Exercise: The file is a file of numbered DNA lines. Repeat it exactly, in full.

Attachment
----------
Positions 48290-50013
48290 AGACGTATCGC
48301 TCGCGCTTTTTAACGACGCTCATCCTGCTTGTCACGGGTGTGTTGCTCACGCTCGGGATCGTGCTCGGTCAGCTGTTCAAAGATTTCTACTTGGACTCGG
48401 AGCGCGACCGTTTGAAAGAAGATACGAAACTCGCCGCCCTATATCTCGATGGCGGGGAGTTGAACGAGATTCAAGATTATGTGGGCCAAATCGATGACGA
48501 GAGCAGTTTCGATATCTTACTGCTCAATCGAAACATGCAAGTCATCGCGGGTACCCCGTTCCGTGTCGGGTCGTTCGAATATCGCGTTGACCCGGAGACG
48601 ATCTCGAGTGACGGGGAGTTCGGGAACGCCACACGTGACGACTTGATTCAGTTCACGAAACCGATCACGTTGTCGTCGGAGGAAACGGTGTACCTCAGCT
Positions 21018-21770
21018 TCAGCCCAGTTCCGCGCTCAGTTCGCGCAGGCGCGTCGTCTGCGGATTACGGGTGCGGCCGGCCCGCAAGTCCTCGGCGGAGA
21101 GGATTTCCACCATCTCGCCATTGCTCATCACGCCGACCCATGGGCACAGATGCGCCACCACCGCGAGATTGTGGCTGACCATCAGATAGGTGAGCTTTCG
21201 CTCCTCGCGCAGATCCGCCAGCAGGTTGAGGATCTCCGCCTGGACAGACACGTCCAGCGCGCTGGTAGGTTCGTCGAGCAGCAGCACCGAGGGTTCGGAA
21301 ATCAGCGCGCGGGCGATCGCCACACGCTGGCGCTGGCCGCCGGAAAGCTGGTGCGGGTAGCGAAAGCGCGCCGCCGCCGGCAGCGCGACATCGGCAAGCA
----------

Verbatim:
Positions 48290-50013
48290 AGACGTATCGC
48301 TCGCGCTTTTTAACGACGCTCATCCTGCTTGTCACGGGTGTGTTGCTCACGCTCGGGATCGTGCTCGGTCAGCTGTTCAAAGATTTCTACTTGGACTCGG
48401 AGCGCGACCGTTTGAAAGAAGATACGAAACTCGCCGCCCTATATCTCGATGGCGGGGAGTTGAACGAGATTCAAGATTATGTGGGCCAAATCGATGACGA
48501 GAGCAGTTTCGATATCTTACTGCTCAATCGAAACATGCAAGTCATCGCGGGTACCCCGTTCCGTGTCGGGTCGTTCGAATATCGCGTTGACCCGGAGACG
48601 ATCTCGAGTGACGGGGAGTTCGGGAACGCCACACGTGACGACTTGATTCAGTTCACGAAACCGATCACGTTGTCGTCGGAGGAAACGGTGTACCTCAGCT
Positions 21018-21770
21018 TCAGCCCAGTTCCGCGCTCAGTTCGCGCAGGCGCGTCGTCTGCGGATTACGGGTGCGGCCGGCCCGCAAGTCCTCGGCGGAGA
21101 GGATTTCCACCATCTCGCCATTGCTCATCACGCCGACCCATGGGCACAGATGCGCCACCACCGCGAGATTGTGGCTGACCATCAGATAGGTGAGCTTTCG
21201 CTCCTCGCGCAGATCCGCCAGCAGGTTGAGGATCTCCGCCTGGACAGACACGTCCAGCGCGCTGGTAGGTTCGTCGAGCAGCAGCACCGAGGGTTCGGAA
21301 ATCAGCGCGCGGGCGATCGCCACACGCTGGCGCTGGCCGCCGGAAAGCTGGTGCGGGTAGCGAAAGCGCGCCGCCGCCGGCAGCGCGACATCGGCAAGCA